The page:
I spent many years racing comfortably. I don’t mean that I sailed along, unaffected by the miles adding up. My stomach has always swirled with lake water; my butt, shoulders, and neck hurting; and my muscles aching. Not to mention the thirst and hunger and…the chafing. I was very good at giving off the appearance of being out of my comfort zone. But, I knew that I could stay just comfortable enough in that it wouldn’t hurt that bad.
I was unwilling to fully experience serious short term discomfort for big long term growth.
I love being comfortable. But, now I don’t let it happen by chance. I intentionally plan for times in my days and weeks that are dedicated purely to physical, emotional, mental, and spiritual comfort. I wear leggings with sneakers rather than jeans and heels. I have a warm house with a cozy bed that I relish slipping into at the end of the day. I enjoy texts, calls, walks, dinners, and coffee with familiar friends each week. I have been with my husband for almost 20 years. I could go on and on expressing my gratitude for the comfort that I am blessed to have afforded in my life.
Having comfort zones and spending dedicated time there is not bad (as many social media memes might indicate). Comfortable places are spaces that we can rest our mind and soul. We can be refilled and refueled. We need comfort.
We also need discomfort. Comfort is not synonymous with happy or content. Sometimes a focus on familiarity (the comfort zone) is destructive. Your life is stifled when you refuse to leave your comfort zones. When you stop making decisions out of a desire to grow and instead let short term comfort be your guiding force.
When you sacrifice what you say you really want for the ease of what you want right now.
You don’t try new things.
You quit on an interval early.
You don’t stand up for yourself or others or causes you believe in.
You give up on your nutrition goals for the ease of the moment.
You stay in unhealthy relationships.
You honor comfort OVER your values and goals. You sell out on yourself. You give in to make it easy for right now, suspecting that it will catch up with you someday, while secretly hoping it won’t.
As you know, I love to learn and grow. But, I also believe it is important to discern between times of growth and times of comfort. I read self help books and mind numbing novels. I enjoy easy workouts and then am willing push the uncomfortable intervals. I work hard and schedule time to do nothing. I get stuff done without being too overly busy to enjoy leisurely time with friends and family.
I make it sound like I have the magic answer, like I have it all together. NOT AT ALL. But, I have and continue to practice. And I still fall short. But, I am okay with taking the chance that the discomfort will overwhelm me with pain and possibly even a little suffering.
Recently I realized there were many areas in my life that I was choosing short term comfort over honoring my top values and my goals. I was losing the separation of times of desired comfort versus times of needed growth. The lines were blurred. I felt confused, I felt flat.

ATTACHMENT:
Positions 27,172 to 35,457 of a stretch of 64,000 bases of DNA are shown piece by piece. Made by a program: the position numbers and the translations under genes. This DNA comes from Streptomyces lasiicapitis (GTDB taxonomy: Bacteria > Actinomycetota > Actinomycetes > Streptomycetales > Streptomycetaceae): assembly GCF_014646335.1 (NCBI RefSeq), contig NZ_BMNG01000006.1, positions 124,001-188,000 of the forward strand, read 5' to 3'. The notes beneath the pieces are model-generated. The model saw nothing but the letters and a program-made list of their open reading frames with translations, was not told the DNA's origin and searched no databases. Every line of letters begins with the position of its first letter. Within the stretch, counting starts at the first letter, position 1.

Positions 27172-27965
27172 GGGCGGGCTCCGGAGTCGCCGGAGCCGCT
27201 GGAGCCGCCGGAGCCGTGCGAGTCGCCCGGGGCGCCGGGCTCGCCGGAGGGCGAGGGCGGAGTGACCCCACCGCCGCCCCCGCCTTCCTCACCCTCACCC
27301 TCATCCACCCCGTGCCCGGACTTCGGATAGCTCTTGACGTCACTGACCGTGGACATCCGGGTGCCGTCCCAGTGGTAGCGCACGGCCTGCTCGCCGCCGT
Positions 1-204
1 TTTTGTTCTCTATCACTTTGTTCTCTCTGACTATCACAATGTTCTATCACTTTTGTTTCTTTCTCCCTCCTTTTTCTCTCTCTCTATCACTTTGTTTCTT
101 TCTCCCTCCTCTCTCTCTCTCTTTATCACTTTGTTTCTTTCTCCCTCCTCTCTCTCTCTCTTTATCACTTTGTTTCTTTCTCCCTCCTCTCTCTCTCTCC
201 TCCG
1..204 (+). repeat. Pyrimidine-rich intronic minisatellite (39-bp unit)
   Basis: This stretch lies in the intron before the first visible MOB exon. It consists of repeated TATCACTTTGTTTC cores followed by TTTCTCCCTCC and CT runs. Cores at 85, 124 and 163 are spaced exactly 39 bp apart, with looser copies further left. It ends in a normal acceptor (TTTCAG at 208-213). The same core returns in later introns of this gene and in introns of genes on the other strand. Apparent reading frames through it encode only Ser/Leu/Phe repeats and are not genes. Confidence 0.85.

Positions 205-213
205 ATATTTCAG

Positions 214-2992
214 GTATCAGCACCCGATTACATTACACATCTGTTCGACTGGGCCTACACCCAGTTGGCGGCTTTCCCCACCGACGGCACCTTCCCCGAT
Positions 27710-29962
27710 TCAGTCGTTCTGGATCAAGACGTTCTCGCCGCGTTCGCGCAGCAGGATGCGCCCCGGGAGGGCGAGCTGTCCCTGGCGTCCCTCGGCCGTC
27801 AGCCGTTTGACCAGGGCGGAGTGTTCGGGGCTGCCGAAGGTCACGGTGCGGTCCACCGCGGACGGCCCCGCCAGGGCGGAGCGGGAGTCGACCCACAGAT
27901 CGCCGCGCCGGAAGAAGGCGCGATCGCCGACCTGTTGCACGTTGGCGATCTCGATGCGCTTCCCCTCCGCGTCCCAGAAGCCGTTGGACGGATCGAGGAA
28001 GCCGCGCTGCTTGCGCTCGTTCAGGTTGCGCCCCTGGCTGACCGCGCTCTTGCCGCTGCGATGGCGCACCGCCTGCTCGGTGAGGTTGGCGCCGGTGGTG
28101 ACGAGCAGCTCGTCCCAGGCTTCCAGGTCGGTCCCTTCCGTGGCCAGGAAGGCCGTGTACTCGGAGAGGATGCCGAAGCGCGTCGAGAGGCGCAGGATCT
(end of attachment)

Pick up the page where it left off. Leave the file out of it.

I wrote my values down and hung them on my bathroom mirror were I could be reminded of what I follow in order to feel as my most authentic self. And it has helped immensely. Am I perfect now? Um, no. But I will keep practicing.
In order to be uncomfortable you have to be willing to feel. Once you are open to living in the moment and allowing all of the emotions to vibrate through your body you will realize that although often mildly unpleasant, discomfort is okay. You will survive it and then can feel accomplished and ready to thrive. You will know you can do it again.
When I started racing uncomfortably I learned what it felt like to give my all to something, to be truly uncomfortable. I am now more aware of times I want to hold back, make excuses, allow myself to sabotage, or justify my actions from a place of fear. I learned that I can be uncomfortable (often) and still be okay. I have taken this way of thinking into the rest of my life—going for no with article pitches, trying new coaching techniques, being more honest in my relationships, showing more vulnerability to my athletes, on social media, and in my book, and making more strict nutrition choices that honor my needs.
Recently, I had another breakthrough in the pool. As I swam intervals I told myself, “I don’t value comfort right now” on repeat. And BOOM. Faster efforts. This has now become my mantra during all of my hard efforts for all of my sports.
Embracing comfort and discomfort has made me more willing to admit how much I have to learn about how to love humanity more and live out my faith. I fully see how fortunate I am to have all of this comfort and I see how much more uncomfortable I need to be.
I encourage you to evaluate your life and see if you are making choices to honor short term comfort over needed learning and growth. Needed change. Make clear goals and stop blaming others and circumstances for your lack of reaching them. DECIDE to make the hard choices, to go all in on the intervals, to have the hard conversations. Let the feeling of discomfort surge in your body. Then, after you feel it fully and learn that you are still okay, go put on those comfy pants and crawl into a warm and cozy bed.
Rest. And get ready to do it all over again. With each choice you get a little stronger. With each heartbeat a little faster.